new york What happened to the dog days of summer, the time when nothing big happened in August and agency people took long overdue two-week vacations and spent Fridays on the golf course?
Those sticking to their leisure plans this month do so at the risk of being interrupted by e-mails, voicemails and cell-phone calls, because an increasing number of clients are not taking a summer break.
"No one I know can remember an August like this," said Mike Duda, director of business development at Interpublic Group's Deutsch, who said it is the busiest August he has seen in 10 years.
In July and August alone, at least 20 marketers have put more than $2 billion in billings into review, and the summer isn't over yet. That's 5 percent more than in the same period a year earlier and a whopping 82 percent more than 2003's snapshot of $1.1 billion, according to Adweek estimates.
As usual, part of the activity can be traced back to new management at the client. CMO turnover seems especially high this August, with the installation of Ken Kunze at Heineken USA, Michelle Cervantez at Hyundai and Don Callahan at Morgan Stanley, which launched a review of its $80 million creative account within days of his arrival.
Marketing-department turnover is nothing new, and not every change in the ranks triggers a review. Still, the churn in itself creates work for opportunistic new-business execs and search consultants looking for the next "Glengarry lead."
A big factor in this summer's fever pitch is Bank of America, which is conducting a fast-paced review for its $600 million account that it meant to be over by the end of August. "I had to change my vacation plans for BofA meetings," said one executive. The review pits incumbent IPG against WPP Group and Omnicom Group. The lure of $65 million in revenue had holding-company CEOs hustling to corral resources from scores of agencies in a matter of weeks.
The BofA blockbuster, and continued talk that IPG's SEC investigation into accounting issues are getting clients jittery, have rivals circling—and targeting other clients as well. They "smell blood in the water," so "there is contact being made quietly on a lot of fronts this summer," said one executive who postponed his summer plans.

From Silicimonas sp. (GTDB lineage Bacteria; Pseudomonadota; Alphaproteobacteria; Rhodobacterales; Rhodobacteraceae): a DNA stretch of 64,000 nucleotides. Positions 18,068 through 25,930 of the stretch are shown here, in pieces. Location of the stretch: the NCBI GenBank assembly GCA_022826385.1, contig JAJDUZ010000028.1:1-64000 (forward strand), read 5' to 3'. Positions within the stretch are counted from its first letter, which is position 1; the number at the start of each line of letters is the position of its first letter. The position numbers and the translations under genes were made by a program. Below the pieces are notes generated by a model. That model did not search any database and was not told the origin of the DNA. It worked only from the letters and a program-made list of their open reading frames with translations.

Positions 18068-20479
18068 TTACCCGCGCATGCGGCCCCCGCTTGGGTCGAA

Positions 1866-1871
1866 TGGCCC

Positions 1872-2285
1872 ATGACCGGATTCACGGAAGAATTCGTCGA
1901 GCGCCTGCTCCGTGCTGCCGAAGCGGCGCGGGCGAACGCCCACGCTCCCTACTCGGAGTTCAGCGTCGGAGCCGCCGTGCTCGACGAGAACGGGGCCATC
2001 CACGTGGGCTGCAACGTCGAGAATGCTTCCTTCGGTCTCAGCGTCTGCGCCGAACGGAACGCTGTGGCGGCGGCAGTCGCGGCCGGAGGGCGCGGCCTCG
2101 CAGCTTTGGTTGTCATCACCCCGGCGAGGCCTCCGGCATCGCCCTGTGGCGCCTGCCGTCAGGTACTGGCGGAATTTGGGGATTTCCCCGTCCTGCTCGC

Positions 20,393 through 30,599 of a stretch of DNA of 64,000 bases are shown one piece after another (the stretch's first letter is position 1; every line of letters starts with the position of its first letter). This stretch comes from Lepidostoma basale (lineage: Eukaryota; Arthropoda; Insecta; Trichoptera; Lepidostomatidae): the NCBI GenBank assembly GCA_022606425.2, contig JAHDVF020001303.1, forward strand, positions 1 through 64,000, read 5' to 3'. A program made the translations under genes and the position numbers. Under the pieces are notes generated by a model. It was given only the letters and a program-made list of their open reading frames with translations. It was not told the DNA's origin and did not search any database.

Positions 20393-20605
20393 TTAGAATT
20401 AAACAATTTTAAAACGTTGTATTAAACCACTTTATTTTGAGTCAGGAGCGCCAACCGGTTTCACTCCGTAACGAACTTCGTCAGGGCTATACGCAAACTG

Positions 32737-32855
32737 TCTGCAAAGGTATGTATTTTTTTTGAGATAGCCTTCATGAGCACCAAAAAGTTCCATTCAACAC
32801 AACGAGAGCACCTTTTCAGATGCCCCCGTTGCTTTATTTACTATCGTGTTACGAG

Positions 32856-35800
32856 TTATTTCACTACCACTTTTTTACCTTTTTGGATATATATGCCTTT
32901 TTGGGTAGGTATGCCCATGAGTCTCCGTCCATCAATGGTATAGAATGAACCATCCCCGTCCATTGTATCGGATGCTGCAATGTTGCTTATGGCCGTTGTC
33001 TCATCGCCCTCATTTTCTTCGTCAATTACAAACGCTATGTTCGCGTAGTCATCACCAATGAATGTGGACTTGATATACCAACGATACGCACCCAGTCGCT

The new CMOs and the BofA review aren't the only factors. Consultants and agency execs also point to the market forces in a newly vigorous economy, reviews that have stretched past the springtime and, sad to say, the tethering influence of technology.
"The economy was so bad for a while that people just hunkered down," said Deutsch's Duda, whose shop is a finalist in Lowe's $315 million review and is also pursuing BMW's $80 million national account. "The activity we're seeing now is what people expected 18 months ago, when we were coming off the worst three-year period in advertising in 60 years. And what I'm hearing more and more from clients this summer is that they're doing now what they wanted to do two years ago."
Added Hasan Ramusevic, the consultant managing the Lowe's review: "Marketers are essentially trying to make up lost ground and need immediate results. With the economy no longer an issue for most marketers, those who are still having soft sales need to examine all the variables, including advertising and strategic partnerships. Losing is not an option for 2006."
Also, several reviews that began earlier in the year have picked up recently, including BMW, the U.S. Navy, Lowe's, British Airways and Unilever's Omo. Contenders in the Lowe's, BA and Omo contests are preparing for final pitches that are only a few weeks away.
And yes, the proliferation of cell phones, PDAs and ever more powerful laptops means that "I'm not in the office today" is no longer an excuse for not filling out an RFP, answering an e-mail or returning a voice mail. "The dog days of summer have been supplanted [because of technology]. They don't exist anymore," said Matt Weiss, director of new business at IPG's McCann Erickson in New York. "You can get ideas anytime and share them anytime because of technology."
Weiss said he's checked e-mail and taken business calls while standing on skis at 14,000 feet, though his wife thought he was crazy.
"It has become unacceptable to say, 'I'm not here today,' " said Robin Koval, chief marketing officer and general manager of Publicis Groupe's The Kaplan Thaler Group.
While new-business chiefs feel harried this summer, the memory of the recession is fresh enough that they're not complaining too much. "The alternative is worse," said Koval. "Better to be here in the office." But don't confuse busyness with happiness. "Call the clients next week, they'll all be on vacation. Call the agencies, they'll all be there," said one new-business executive who expected to work through the weekend to finish three RFPs. "Because come Labor Day, [clients] want all the programs in place."